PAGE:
Pros and Cons: Elective C-Section

Women opting for elective cesarean sections must balance risks against benefits.

Jan. 7, 2009 — -- In the last decade, the number of cesarean sections — or C-sections — performed in America has nearly doubled. In fact, in the country today, approximately 30 percent of all babies born in the United States are delivered by C-section.

A study published in the New England Journal of Medicine finds that more than a third of C-section are performed too early -- before 39 weeks -- putting newborns at greater risk for a variety of health problems.

While many of these C-sections are medically indicated, the study found that more than half are done on an elective basis. 36 percent of women having elective C-sections scheduled their delivery before the recommended 39 weeks, making babies more likely to visit the intensive care unit, have infections and develop respiratory distress.

Researchers say that elective C-sections are safest for the baby when done between 39 to 41 weeks of gestation and that women considering elective C-sections should wait until that point for the safest delivery.

Though surgical know-how has grown with the increased use of C-sections, doctors say it is still important for women to weigh all possible risks against possible benefits when opting for the procedure.

The Web site provides a physician panel-reviewed list of pros and cons of both vaginal birth and C-sections:

Vaginal Birth

Pros: Less risk of maternal hemorrhage, infection, blood clots, damage to internal organs

Less risk of baby having specific respiratory problems (TTN and persistent pulmonary hypertension)

Baby potentially less likely to develop allergies, asthma, or lactose intolerance

Shorter hospital stay (one to three days) and quicker physical recuperation

In later pregnancies, labor may be shorter and offer quicker delivery

Mother may breast-feed more effectively

Mother much less likely to require c-section in subsequent pregnancies

Cons: Fear of childbirth may cause maternal distress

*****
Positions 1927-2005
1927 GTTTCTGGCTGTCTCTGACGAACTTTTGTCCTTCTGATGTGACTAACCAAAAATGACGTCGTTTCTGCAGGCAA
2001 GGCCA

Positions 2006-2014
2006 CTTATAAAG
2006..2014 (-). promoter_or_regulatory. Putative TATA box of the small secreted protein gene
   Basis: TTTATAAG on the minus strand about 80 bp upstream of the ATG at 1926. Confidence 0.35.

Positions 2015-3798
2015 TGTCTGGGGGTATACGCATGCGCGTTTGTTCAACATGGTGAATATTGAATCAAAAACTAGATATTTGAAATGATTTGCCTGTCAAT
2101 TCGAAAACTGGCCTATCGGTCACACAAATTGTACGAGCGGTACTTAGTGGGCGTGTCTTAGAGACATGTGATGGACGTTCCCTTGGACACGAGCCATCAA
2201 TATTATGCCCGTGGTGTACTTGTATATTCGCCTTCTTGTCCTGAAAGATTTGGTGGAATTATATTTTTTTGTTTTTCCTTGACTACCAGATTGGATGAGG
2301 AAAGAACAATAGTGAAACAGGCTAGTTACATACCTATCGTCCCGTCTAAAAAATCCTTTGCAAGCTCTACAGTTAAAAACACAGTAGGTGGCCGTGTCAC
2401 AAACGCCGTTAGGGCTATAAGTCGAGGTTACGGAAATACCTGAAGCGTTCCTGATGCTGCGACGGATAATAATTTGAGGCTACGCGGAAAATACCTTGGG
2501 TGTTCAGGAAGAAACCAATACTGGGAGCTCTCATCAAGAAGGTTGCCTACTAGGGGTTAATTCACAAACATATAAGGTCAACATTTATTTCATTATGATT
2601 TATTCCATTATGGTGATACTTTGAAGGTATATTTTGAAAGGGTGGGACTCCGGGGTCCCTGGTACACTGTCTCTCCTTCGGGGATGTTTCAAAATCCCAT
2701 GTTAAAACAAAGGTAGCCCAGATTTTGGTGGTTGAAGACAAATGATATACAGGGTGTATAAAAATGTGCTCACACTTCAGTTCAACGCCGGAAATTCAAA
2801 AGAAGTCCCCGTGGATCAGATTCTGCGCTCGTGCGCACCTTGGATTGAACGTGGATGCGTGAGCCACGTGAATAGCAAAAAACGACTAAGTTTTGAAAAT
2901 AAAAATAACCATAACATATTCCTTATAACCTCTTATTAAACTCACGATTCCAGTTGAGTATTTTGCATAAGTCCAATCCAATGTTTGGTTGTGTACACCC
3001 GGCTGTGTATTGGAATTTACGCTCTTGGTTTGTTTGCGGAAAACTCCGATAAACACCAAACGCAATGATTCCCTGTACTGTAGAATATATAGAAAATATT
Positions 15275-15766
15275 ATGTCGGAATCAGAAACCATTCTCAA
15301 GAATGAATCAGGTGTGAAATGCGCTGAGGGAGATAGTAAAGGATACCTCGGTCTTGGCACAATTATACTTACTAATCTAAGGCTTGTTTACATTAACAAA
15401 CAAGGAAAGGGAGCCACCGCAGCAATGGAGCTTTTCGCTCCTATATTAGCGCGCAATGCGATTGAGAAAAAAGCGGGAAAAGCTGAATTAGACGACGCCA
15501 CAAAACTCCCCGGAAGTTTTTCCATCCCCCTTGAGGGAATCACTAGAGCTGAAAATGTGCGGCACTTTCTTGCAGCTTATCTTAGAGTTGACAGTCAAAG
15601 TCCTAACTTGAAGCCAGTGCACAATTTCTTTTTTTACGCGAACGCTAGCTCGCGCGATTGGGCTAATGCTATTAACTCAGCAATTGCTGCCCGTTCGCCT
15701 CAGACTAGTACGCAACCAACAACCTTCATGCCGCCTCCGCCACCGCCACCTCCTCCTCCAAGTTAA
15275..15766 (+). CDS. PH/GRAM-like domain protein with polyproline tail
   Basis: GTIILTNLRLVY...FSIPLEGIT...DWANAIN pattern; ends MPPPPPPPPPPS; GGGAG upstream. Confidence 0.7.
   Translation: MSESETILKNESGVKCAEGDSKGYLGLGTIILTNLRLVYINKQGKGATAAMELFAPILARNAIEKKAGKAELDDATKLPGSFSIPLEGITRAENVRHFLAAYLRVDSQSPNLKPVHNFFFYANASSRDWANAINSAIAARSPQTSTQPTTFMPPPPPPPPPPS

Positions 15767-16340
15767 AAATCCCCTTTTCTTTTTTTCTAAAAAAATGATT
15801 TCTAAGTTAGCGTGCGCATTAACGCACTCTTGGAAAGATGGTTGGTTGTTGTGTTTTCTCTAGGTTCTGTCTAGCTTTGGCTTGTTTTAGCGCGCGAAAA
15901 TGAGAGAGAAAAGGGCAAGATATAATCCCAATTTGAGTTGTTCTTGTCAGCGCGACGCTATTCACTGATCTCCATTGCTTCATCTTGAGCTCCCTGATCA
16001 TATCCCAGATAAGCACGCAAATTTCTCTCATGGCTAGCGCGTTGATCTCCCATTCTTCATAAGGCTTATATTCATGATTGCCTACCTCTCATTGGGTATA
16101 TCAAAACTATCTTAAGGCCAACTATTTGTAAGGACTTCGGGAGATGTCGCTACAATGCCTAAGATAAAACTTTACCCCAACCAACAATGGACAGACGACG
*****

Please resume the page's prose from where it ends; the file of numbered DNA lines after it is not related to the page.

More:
Risk of oxygen deprivation to baby due to cord compression or problems during delivery

Risk of perineum tearing (from first degree slight tear to fourth degree extensive tearing into rectum)

Risk of additional trauma to baby when passing through birth canal, or from forceps or vacuum extraction

Labor, with the need for frequent vaginal examinations, can be traumatic for some women, especially those who have been sexually abused.

Risk of unforeseen complications during labor such as hemorrhaging

Risk of pelvic organ prolapse after delivery (uterus, bladder, or bowel protrudes into the vaginal canal, causing discomfort and possible incontinence)

Rare: Increased risk of postpartum sexual dysfunction, particularly pain during intercourse, for first three months after delivery if the mother had an episiotomy or experienced a tear.

Elective Cesarean

Pros: Can be more convenient for a woman and reduce her stress about anticipation of labor

Possible decreased risk of incontinence

Possible decreased risk of sexual dysfunction for first three months postpartum

Reduced risk of oxygen deprivation to baby during delivery

Reduced risk of birth trauma to baby sometimes sustained from passing through birth canal, or from forceps or vacuum extraction

Women feel a greater sense of control knowing when their baby will be born, and can plan for family help, a baby nurse, furniture delivery, work leave, and so forth.

Cons: Possible pre-term delivery if due date calculation is inaccurate

Rare: Possible infant injury when the doctor makes the uterine incision

Risk of damage to the mother's bowels and/or bladder

Increased maternal blood loss and risk of needing a transfusion

Risk of complications from anesthesia (pneumonia, allergic reactions, low blood pressure)

Slightly higher mortality rate for the mother

Twice the risk of infant mortality

Higher risk of infection and blood clots for the mother

Decreased bowel function after surgery

Risk of lower Apgar scores for the baby

Longer hospital stay (three to five days) and longer recovery period

Possible complications with breast-feeding

Possible increased likelihood of clinical postpartum depression

Potentially more expensive — your insurance may not cover an elective cesarean

Internal scar tissue may cause problems in future c-sections

In later pregnancies, risks to the mother increase, whether she delivers by VBAC or cesarean

For more information, visit